Fond Memories of our family home
Ed Faux has provided the following memories about the Faux family residence, which was located at 57 Dunmore Terrace, Auchenflower.
My father, Eric Faux, purchased the home from a friend of his by the name of Arthur Biggs, (which would have been about 1950-51), who ran a printing company located in the city of Brisbane.
Arthur Biggs had two children, Bruce and Nerada. Bruce was to become Dr Bruce Biggs, who partnered two other doctors in a medical practice at the ‘Fiveways’, Gailey Road, Taringa. This would have been in the mid-1950s. In later years (in the 1970s) they expanded their business to include a small medical practice at the shopping centre in Hawken Drive, St Lucia.
Bruce was also at some time president of the Queensland Branch of the Australian Medical Association.
When the eldest three of Eric’s family of five children had left home, he divided the house into two individual areas and rented the southern side of the house to Mrs Negus and her son George, who later became a well-known journalist and TV commentator.
When the house was divided into two sections, my father had the external walls of the house covered in “Faux Brick”
At that time you could sit on the veranda and watch the sailing or rowing races on the Brisbane River below and looking to the northwest you could see the Milton Tennis Courts. There were no high-rise buildings in the area.
Thank you to Ed Faux for providing these memories of his childhood home, and to his sister Shirley for providing the photo. Shirley’s husband Howard Foley assisted by preparing the print for publication.
It was rather dark for 6 o’clock on a summers evening. Clouds circled above with the promise of rain which did not eventuate. The BrizWest Community Ensemble (about 15 in all) had unpacked their brass & percussion to strike out at Carols for a bit of a sing-a-long.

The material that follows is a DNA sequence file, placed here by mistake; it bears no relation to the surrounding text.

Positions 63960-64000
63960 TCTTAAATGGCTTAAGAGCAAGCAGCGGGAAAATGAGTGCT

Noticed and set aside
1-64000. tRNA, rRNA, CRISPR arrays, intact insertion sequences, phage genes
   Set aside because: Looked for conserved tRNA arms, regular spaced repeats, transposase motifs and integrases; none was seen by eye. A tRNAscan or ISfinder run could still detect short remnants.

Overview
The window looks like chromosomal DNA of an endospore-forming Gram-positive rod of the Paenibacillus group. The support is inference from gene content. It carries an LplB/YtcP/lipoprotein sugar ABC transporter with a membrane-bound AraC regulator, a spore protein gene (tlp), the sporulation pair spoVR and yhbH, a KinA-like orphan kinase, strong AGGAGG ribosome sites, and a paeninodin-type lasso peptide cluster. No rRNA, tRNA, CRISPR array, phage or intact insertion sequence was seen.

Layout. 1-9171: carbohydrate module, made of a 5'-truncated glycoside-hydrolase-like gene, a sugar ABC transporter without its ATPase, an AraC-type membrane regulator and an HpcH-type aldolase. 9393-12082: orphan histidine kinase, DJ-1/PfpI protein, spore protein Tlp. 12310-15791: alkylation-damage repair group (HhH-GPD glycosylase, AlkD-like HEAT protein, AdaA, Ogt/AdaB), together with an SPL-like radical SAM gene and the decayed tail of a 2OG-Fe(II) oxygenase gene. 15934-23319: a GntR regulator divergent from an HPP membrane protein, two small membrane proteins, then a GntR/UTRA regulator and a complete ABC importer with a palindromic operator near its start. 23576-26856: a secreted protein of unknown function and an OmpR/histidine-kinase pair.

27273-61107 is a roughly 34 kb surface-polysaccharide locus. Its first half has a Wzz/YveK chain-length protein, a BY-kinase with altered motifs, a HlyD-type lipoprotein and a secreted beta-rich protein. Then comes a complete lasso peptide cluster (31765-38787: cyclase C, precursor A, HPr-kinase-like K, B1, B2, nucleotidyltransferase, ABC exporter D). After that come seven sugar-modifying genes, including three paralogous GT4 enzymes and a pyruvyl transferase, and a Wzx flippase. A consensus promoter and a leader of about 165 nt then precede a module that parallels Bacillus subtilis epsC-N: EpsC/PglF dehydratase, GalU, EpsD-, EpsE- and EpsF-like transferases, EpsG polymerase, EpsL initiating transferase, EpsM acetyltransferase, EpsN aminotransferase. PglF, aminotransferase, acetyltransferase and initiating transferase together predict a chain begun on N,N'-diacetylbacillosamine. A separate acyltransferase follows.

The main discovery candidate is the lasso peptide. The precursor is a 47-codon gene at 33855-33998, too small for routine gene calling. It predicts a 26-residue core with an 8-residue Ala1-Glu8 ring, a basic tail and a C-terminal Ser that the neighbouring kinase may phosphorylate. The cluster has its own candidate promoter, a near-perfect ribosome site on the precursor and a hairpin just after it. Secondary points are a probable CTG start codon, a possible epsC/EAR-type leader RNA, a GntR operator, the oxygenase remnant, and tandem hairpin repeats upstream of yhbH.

A film screen had been pitched for the scheduled 7pm showing of “Home Alone”. Lying beyond the screen picnic blankets paraded across the grounds with a few wise old chairs for the older sitters behind. Amid all of this, with the children chasing about, the sausage sizzle began. The crowd had swelled just short of 200 and the queues came to quite a length. All remained very well behaved as free Sausages, Coffee & Hot Chocolate were sought. Free Face Painting was also available.
Early in the evening I was introduced to Rick Hedges, who is the current administrator of Little Athletics and the Toowong Harriers. I took this as a good opportunity to present one of my Dad’s old club badges (pictured right) back to the Harriers as a visual icon of their history. My dad was Harold Cook, youngest brother to Jack. The other person of interest I met was my cousin Denis Cook who was in attendance with his wife Helen. Denis was Jack Cook’s son.
What is now known as Jack Cook Memorial Park was originally land that was established as part of Robert Cribb’s Farm (1852). After WW1 it became known as Heroes Park and transferred to the council as a trust to operate as a park.
Currently the park is often used for sports clubs and by personal fitness instructors. One club meets Thursday nights to play cricket and the grounds are frequented by an older citizens walking group (mainly from the retirement village next door). The Little Athletics and the Toowong Harriers both meet in the park and make use of the clubhouse.
An application for it to be gazetted as parkland was made successfully on 1 May 1984 and it was named as Jack Cook Memorial Park. The submission was made by both the Toowong Harriers and the Toowong RSL Sub-branch. Soon after a clubhouse was erected for the Toowong Harriers after which a dedication was given and Denver Beanland MLA officiated its opening.
The reopening of this park was effected by a speech from the Councillor for the Walter Taylor Ward, Julian Simmons, who outlined extensive work done to remove the hazardous rubbish from the topsoil, seal the base clay pan & backfill with fresh topsoil while also providing an inbuilt irrigation system certain to help save time. The remediation was also important, given the 2011 flood damage to the area.
It was noted that completion of the topsoil had not yet been finalized, with the expectation that all would be well over the next three weeks. The ceremony was finalized with a few words from Denis Cook about his father Jack and his long involvement with the club (since 1923 to his passing in 1984) and his desire that there be a home for the Harriers.
Thank you to Jack Cook’s niece Genean Wildesen for writing this report of the event
You can read more about Charles Patterson and his family and some of the history of Patterson’s Sawmills in the TDHS publication Charles Patterson: Toowong resident, sawmiller, contributor. [Note: In many of the Scottish documents, the name is spelt as … Continue reading